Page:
How to Identify Your Target Clients as a Consultant

By MBO Partners | April 28, 2022


Key Points

When you manage your own firm, one of your primary tasks is to find new clients.

Finding your target market can help build your business and returning to target clients can lead to future work.

Here are four ways to make sure the right clients can benefit from your services.

Getting consulting clients is a big part of your job when you run your own business. Identifying a target audience is a great strategy to help achieve this goal. Many independent consultants can benefit from revisiting their target clients.

Whether you’re just starting out or looking to refocus the target market for your business, defining the clients you want to reach can help increase your return on investment by directing marketing and messaging efforts to the right audience. Here are four ways to ensure your services reach the right people.

1. Define Your Skills and Services

Before trying to identify your target audience, first think about the services you offer. What makes them unique, what problem do they solve, and are they fulfilling a market need? Review your unique skills, write them down, and then list the corresponding benefits that someone could receive from each one of your skills.

This self-analysis will help provide a foundational outline for the types of people likely to benefit from your services. Companies that engage independent talent are looking for skills, experience, and value. Joining a marketplace is another strategy that will allow you to highlight these skills so potential clients can find you.

Check out: 8 Effective Marketing Strategies for Consultants

2. Consider Who Benefits Most from Your Skills

Your work is about more than just the services you offer; it’s about how you can address a need or solve a problem that potential clients have. Successful independent consultants are able to recognize the people who both need and value their services.

Using your skills/benefit list, think about the people who will gain value from what you have to offer, have the most to lose from not utilizing your services, and would be willing to pay what you’re charging—this is your target market. For example, if you’re an IT consultant, research growing companies looking to increase IT infrastructure, or start-ups trying to establish their business to find people who fit your target audience.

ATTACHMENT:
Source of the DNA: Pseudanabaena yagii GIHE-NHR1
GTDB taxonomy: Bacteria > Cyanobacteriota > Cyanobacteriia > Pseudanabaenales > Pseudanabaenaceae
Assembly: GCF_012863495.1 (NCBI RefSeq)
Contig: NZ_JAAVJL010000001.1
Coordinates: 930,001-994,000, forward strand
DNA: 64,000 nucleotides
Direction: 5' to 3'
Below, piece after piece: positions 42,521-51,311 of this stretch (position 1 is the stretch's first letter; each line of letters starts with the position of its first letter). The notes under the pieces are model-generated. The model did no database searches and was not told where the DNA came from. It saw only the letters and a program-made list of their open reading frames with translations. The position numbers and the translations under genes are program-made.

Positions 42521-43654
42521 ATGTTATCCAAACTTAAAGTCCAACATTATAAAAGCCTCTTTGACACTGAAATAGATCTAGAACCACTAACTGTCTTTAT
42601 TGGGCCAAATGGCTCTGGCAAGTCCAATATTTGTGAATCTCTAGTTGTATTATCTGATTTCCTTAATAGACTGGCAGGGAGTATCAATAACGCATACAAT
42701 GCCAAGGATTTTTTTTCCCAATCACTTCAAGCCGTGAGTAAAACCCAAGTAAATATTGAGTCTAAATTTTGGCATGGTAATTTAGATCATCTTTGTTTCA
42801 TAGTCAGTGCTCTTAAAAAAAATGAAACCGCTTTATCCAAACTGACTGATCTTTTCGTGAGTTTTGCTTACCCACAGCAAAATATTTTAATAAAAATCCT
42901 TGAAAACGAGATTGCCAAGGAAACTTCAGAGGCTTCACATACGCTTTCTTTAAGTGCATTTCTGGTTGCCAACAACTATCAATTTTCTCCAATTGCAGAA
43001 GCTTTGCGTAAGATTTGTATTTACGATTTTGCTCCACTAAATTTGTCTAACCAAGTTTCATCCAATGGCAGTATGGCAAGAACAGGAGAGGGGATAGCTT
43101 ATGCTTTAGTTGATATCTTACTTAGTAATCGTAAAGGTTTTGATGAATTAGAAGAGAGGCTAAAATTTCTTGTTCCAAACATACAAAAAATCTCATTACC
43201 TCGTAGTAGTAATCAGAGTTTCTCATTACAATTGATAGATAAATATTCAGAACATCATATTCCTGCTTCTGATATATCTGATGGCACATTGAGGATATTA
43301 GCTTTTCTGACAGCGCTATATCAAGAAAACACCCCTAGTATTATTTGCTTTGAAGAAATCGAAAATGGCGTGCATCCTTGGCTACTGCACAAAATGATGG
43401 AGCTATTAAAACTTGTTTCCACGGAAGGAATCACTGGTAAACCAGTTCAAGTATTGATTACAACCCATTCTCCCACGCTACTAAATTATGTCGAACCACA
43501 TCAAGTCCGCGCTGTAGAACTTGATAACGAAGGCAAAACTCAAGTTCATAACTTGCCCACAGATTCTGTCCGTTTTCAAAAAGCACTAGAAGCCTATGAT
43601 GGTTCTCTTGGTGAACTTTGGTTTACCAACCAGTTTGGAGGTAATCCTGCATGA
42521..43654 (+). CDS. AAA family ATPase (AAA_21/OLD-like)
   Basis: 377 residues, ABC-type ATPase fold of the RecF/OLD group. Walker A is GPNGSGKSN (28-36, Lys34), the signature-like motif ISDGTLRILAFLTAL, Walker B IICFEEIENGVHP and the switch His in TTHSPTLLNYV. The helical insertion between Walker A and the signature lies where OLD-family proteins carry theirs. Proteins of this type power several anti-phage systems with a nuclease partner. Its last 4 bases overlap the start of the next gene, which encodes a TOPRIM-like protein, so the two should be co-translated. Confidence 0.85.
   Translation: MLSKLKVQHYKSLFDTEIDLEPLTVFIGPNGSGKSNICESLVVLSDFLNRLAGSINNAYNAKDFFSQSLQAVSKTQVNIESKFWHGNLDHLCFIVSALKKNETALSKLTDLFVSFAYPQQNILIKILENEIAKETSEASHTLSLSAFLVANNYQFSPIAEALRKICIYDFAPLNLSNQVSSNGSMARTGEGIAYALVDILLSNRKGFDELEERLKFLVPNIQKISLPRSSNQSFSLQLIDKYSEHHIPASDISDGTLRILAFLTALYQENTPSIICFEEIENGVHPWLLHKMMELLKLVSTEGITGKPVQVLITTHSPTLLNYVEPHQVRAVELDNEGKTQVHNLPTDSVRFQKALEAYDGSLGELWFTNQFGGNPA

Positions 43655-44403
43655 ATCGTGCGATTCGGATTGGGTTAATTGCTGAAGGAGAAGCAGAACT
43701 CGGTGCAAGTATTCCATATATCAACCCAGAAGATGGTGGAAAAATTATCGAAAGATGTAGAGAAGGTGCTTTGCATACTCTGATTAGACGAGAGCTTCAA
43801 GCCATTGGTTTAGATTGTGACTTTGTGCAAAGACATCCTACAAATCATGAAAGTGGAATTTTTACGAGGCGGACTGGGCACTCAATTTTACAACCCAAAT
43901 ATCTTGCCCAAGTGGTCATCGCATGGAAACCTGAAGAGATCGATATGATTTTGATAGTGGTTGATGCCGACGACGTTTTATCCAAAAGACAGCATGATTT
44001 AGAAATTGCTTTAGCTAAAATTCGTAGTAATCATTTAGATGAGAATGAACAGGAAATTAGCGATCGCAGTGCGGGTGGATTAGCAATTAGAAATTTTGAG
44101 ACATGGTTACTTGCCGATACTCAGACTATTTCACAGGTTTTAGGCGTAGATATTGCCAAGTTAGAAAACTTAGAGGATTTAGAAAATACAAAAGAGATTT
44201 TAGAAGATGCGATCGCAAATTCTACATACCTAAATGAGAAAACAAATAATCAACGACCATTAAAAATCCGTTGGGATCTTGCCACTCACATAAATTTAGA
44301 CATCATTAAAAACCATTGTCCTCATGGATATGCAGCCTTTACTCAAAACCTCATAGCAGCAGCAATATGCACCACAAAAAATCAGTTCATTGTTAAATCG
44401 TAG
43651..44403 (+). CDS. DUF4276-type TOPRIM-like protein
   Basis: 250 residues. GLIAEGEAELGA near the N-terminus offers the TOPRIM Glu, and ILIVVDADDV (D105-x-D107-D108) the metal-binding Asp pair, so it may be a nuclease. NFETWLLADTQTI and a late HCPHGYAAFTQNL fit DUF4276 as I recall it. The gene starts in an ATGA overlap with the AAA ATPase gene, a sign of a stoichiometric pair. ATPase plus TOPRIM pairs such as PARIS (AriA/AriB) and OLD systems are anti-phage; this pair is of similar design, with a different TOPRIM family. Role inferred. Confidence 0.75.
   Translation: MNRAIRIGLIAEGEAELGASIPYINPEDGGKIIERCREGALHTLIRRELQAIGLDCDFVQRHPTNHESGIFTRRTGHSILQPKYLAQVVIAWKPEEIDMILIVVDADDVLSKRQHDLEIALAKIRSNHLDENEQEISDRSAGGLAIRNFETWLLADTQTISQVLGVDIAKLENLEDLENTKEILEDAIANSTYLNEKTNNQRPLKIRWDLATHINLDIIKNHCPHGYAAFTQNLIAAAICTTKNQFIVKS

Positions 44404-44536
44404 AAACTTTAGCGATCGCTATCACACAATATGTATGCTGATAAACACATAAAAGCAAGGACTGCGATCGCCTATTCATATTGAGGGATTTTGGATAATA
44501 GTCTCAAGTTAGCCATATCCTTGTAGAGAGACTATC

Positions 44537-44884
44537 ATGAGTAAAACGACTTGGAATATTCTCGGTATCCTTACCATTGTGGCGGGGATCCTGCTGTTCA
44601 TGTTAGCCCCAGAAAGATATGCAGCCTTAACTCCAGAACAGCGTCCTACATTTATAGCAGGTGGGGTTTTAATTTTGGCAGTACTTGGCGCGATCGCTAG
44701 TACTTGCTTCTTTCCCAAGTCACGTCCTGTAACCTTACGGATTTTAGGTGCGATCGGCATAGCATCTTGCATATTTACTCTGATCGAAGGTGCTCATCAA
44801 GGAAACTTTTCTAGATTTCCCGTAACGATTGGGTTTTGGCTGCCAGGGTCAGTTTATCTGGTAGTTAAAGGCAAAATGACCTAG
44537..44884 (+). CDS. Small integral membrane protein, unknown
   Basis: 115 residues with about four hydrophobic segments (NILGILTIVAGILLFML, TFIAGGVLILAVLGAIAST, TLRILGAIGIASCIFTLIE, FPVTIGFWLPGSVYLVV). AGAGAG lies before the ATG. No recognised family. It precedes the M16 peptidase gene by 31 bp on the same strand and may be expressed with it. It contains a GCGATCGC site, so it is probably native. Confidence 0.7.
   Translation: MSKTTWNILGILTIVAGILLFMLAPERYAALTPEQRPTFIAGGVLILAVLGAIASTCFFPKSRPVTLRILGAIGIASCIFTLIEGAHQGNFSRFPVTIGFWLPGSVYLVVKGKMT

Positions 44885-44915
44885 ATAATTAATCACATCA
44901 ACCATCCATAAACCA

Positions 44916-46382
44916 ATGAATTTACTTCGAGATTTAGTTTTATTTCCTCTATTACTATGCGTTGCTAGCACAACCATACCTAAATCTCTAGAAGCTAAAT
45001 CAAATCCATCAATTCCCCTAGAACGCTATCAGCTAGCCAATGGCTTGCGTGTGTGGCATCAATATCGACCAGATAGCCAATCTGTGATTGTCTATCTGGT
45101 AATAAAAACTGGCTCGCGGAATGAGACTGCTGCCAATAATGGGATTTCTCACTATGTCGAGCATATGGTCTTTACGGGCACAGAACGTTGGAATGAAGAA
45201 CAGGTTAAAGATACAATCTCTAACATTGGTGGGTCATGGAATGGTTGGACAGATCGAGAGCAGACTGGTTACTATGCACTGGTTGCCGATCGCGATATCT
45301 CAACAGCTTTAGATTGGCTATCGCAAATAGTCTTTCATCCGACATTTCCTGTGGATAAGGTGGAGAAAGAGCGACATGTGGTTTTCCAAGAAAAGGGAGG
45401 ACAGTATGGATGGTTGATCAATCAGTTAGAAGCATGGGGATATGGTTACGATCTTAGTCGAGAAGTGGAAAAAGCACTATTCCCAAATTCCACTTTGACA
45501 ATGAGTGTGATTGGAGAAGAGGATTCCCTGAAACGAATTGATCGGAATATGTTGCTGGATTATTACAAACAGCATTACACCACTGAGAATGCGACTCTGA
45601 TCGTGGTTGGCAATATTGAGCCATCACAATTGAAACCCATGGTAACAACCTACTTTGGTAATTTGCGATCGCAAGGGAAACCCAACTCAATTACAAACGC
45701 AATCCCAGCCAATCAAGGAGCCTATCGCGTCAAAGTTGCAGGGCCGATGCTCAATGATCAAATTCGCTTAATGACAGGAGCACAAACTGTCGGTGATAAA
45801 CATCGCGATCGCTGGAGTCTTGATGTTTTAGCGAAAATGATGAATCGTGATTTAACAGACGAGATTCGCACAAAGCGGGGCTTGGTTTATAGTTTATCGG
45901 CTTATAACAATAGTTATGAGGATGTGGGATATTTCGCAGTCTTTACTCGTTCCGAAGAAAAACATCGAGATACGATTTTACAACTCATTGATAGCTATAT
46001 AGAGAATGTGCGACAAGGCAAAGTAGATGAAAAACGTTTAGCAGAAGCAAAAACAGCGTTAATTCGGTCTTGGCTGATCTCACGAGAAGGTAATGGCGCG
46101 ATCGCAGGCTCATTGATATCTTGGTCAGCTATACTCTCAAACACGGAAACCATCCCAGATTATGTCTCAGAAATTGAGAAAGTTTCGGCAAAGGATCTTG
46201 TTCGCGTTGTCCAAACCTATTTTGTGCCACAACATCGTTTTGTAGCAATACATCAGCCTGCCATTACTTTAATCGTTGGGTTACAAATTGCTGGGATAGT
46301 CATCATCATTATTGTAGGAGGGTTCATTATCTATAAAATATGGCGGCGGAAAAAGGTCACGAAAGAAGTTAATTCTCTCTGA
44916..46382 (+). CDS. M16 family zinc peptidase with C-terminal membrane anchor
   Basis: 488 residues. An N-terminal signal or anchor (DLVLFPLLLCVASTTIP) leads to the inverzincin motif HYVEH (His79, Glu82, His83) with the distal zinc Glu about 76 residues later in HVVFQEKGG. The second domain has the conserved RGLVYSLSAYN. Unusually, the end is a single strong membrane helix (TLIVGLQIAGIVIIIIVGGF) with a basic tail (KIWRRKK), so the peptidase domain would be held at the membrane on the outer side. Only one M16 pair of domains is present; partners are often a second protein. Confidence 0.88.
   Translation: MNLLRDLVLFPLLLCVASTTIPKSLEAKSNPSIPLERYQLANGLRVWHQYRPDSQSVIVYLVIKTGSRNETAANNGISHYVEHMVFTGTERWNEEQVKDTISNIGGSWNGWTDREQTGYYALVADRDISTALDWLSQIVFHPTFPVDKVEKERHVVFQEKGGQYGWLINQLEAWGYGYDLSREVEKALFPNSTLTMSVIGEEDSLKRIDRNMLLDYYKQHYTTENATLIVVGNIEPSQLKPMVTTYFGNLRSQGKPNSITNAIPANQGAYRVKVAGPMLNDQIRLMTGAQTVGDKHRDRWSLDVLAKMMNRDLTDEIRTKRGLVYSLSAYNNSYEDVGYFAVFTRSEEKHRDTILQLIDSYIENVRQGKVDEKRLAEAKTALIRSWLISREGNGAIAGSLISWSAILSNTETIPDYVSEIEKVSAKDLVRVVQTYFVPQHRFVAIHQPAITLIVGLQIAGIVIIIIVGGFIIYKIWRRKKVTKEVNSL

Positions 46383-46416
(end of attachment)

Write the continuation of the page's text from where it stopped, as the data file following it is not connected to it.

Check out: Consulting Fees: How Much Should I Charge?

3. Evaluate Current Clients

Take a look at your current and past clients. List each client’s demographics, including age, industry, profession, gender, and geographic region. You can also include psychographics such as client values, interests, lifestyle, and behavior. Compare these lists and take careful note of similarities or patterns that emerge. You may find that your services appeal to a specific demographic or subset of consumers.

This analysis can help to further define your target market. Be sure to identify your top clients and take note of why they are using your services and what initially drove them to you. This is a key insight that you can use in future marketing efforts.

Check out: 5 Ways to Attract More Clients to Your Consulting Business

4. Don’t Forget About Your Competition

Studying your competition’s clients can provide two important points of information. First, a successful competitor’s client base can give you an idea of the type of client who uses similar services. Second, you may discover an industry need that competitors are not currently fulfilling.

If you’re new to independent consulting and are working to get your first clients, investigating your competition is a good place to start. Dig deeper by looking at competitor’s social media, advertising, and website traffic to get an idea of their business strategy. With a bit of research, you may find an area you have a competitive advantage in or come across a market gap that is not being served.

Once you’ve gone through these steps, think back on the audience you’ve defined. Does your target clientele make sense? Are there enough people to fulfill a need for your services, and can they afford what you are thinking of charging?

As you continue to build out your target audience, research online to see what others in your industry are doing, look at blogs and forums where your audience may be sharing their opinions, and consider reaching out to current clients for feedback. Remember, while accurately and thoroughly defining your target audience takes time, it is well worth the effort to create a strong foundation to build your business on.

Check out: 4 Ways to Get New Consulting Clients


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